Weight Loss

A Guide to Low-Sugar Fruits

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Can fruit help with a sweet craving for individuals trying to limit sugar?

Fruits Low In Sugar

Fruits and their natural sugars: Whether following a low-carbohydrate diet or having diabetes and watching your A1C, many have heard that fruit is either bad or okay because of its natural sugars. Sugars in fruit are natural. How they affect blood sugar depends on various factors, like which foods they’re paired with and if diabetes is a factor. Counting carbs or noting the glycemic index or glycemic load of foods being eaten, understanding low-sugar fruits can help make choices that best fit your dietary needs. Certain fruits are considered lower in sugar because they contain fewer carbohydrates and sugar, allowing you to consume a larger portion.

  • One serving of fruit has about 15 grams of carbohydrates.
  • A serving is one small apple, half a medium-sized banana, or a cup of berries.
  • Fruits like berries can be eaten in more significant portions for the same amount of carbohydrates but less sugar.

Fruits

Low-sugar fruits include:

  • Lemons and Limes
  • Rhubarb
  • Apricots
  • Cranberries
  • Guava
  • Raspberries
  • Blackberries
  • Kiwi
  • Figs
  • Tangerines
  • Grapefruit

Natural Sugar

How much fruit an individual eats may differ if they follow a specific low-carb meal plan or are counting or modifying their carbohydrate intake because of diabetes. Adults should consume two cups of fruit or juice or a half-cup of dried fruit daily. (U.S. Department of Health and Human Services and U.S. Department of Agriculture, 2015) Most fruits have a low glycemic index/GI because of the amount of fiber they contain and because the sugar is mostly fructose. However, dried fruits like raisins, dates, sweetened cranberries, melons, and pineapples have a medium glycemic index. Sweetened dried fruits have an even higher glycemic index.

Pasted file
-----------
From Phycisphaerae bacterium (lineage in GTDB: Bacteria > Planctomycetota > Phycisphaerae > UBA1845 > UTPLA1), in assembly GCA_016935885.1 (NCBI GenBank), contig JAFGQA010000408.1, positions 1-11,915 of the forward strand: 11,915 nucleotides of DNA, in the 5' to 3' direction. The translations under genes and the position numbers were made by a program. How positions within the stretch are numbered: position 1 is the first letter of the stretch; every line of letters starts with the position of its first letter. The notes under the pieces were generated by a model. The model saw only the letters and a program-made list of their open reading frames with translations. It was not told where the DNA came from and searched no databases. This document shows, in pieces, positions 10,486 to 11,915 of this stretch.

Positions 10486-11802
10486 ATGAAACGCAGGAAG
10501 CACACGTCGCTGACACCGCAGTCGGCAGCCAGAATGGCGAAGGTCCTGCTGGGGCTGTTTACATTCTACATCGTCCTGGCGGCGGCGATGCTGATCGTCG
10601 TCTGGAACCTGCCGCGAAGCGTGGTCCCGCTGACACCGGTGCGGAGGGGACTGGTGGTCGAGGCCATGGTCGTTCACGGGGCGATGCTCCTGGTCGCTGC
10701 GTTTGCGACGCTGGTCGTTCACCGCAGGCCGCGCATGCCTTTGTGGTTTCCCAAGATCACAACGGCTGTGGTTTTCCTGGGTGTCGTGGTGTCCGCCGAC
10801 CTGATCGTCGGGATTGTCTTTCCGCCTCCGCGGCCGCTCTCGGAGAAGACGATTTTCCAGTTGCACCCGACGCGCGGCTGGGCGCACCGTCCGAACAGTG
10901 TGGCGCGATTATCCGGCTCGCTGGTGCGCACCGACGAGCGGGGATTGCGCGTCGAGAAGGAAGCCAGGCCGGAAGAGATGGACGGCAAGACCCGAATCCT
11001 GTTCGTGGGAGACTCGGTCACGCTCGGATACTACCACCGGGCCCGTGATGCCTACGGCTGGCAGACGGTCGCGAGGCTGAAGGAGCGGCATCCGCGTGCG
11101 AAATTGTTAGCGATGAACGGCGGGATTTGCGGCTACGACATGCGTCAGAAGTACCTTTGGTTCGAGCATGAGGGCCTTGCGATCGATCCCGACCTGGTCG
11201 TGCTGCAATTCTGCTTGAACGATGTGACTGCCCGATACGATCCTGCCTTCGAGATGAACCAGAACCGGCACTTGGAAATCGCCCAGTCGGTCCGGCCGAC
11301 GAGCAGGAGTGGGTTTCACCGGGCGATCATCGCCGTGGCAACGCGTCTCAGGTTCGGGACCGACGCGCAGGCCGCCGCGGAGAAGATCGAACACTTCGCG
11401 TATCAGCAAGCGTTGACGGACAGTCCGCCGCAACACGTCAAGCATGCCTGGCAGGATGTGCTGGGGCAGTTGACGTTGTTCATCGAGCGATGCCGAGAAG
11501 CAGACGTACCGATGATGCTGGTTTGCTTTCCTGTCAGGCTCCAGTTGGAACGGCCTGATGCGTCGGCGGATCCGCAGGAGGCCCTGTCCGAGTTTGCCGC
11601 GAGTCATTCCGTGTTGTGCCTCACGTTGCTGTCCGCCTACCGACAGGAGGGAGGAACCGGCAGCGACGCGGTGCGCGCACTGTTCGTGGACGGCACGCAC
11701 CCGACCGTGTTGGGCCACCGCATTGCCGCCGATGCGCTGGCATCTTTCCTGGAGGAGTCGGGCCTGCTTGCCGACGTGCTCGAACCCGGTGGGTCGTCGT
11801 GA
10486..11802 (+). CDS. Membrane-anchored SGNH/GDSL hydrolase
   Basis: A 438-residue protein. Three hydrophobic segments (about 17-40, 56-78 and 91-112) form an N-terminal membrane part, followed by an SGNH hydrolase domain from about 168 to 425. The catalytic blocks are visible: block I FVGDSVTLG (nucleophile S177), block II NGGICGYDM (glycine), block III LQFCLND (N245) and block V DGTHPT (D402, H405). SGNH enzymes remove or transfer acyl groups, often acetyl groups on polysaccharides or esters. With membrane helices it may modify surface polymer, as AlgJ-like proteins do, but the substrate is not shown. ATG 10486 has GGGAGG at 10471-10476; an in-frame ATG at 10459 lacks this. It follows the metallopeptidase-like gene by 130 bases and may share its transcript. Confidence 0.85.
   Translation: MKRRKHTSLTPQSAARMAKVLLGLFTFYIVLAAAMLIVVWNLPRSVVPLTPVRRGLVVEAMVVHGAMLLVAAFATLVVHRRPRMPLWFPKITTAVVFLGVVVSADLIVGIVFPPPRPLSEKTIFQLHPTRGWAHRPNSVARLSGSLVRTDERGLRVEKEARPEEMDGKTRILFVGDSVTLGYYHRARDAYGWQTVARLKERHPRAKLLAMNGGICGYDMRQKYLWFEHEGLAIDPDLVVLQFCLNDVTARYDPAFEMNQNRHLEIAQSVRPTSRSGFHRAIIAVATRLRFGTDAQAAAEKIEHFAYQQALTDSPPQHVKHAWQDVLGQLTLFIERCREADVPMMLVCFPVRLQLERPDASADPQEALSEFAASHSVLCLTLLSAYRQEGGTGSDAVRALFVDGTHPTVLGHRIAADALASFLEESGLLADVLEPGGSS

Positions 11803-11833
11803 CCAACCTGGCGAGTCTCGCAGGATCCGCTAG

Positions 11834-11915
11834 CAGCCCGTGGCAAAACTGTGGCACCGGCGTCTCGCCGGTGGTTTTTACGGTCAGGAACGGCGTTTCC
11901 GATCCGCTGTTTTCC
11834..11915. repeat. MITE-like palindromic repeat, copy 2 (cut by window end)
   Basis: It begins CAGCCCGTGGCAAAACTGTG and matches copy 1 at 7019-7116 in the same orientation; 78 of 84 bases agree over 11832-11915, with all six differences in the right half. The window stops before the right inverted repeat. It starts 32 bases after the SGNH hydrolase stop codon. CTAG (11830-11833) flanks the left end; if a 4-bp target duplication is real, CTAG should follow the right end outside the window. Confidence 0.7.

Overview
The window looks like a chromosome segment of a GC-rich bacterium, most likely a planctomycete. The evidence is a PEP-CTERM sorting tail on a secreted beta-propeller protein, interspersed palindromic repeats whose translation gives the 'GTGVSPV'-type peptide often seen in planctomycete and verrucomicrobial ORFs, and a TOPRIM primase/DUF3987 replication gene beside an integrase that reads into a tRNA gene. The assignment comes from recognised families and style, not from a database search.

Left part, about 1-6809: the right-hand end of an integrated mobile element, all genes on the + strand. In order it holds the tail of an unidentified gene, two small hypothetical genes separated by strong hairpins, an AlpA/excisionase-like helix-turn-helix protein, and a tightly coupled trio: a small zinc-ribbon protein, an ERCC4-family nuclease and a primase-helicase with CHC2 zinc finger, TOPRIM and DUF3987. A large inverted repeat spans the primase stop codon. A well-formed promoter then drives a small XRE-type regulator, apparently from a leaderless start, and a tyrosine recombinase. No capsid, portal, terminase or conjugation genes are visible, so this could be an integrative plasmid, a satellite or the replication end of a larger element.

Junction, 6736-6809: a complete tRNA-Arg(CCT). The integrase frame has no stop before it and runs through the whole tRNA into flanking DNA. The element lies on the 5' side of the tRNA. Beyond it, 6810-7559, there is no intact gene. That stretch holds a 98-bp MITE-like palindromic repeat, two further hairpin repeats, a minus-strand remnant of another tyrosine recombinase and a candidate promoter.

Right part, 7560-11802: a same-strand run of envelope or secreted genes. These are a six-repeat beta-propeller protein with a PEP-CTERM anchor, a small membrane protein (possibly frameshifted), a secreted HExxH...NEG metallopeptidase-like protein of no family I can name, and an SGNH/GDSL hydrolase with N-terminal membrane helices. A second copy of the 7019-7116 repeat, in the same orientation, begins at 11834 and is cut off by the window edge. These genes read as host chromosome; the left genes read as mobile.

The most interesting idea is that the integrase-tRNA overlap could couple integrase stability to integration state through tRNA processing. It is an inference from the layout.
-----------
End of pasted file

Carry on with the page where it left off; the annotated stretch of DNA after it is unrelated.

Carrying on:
Fruits from Lowest to Highest Content

Fruits are a healthy way to satisfy a sweet craving. The fruits listed are ranked from lowest to highest sugar content, providing a quick way to assess sugar content. The fruits lowest in sugar have some of the highest nutritional values, plus antioxidants and other phytonutrients.

Limes and Lemons

Limes contain:

  • 1.1 grams of sugar
  • 7 grams of carbs
  • 1.9 grams of fiber per fruit

Lemons contain:

  • 1.5 grams of sugar
  • 5.4 grams of carbs
  • 1.6 grams of fiber per fruit

Rhubarb

Rhubarb contains:

  • 1.3 grams of sugar
  • 5.5 grams of carbs
  • 2.2 grams of fiber per cup

Apricots

Apricots contain:

  • 3.2 grams of sugar
  • 3.8 grams of carbs
  • 0.7 grams of fiber per small apricot

Apricots are available fresh in spring and early summer. They can be eaten whole, skin and all. However, watch portions of dried apricots as they shrink when dried.

Cranberries

Cranberries contain:

  • 3.8 grams of sugar
  • 12 grams of carbs
  • 3.6 grams of fiber per cup when fresh.

While they’re low in sugar, be aware that they are usually sweetened when dried or used in a recipe.

Guavas

Guava contains:

  • 4.9 grams of sugar
  • 7.9 grams of carbs
  • 3 grams of fiber per fruit

They can be sliced or dipped in salty sauce, including the rind.

Berries

These fruits generally have the lowest sugar content and are among the highest in fiber, antioxidants, and other nutrients. Berries, lemon, and lime can be added to flavor water.

Raspberries

Raspberries contain:

  • 5.4 grams of sugar
  • 14.7 grams of carbs
  • 8 grams of fiber per cup

Eat a handful, or use them as a topping or ingredient. Fresh in summer or frozen year-round.

Blackberries

Blackberries contain:

  • 7 grams of sugar
  • 13.8 grams of carbs
  • 7.6 grams of fiber per cup

Strawberries contain:

  • 7.4 grams of sugar
  • 11.7 grams of carbs
  • 3 grams of fiber per cup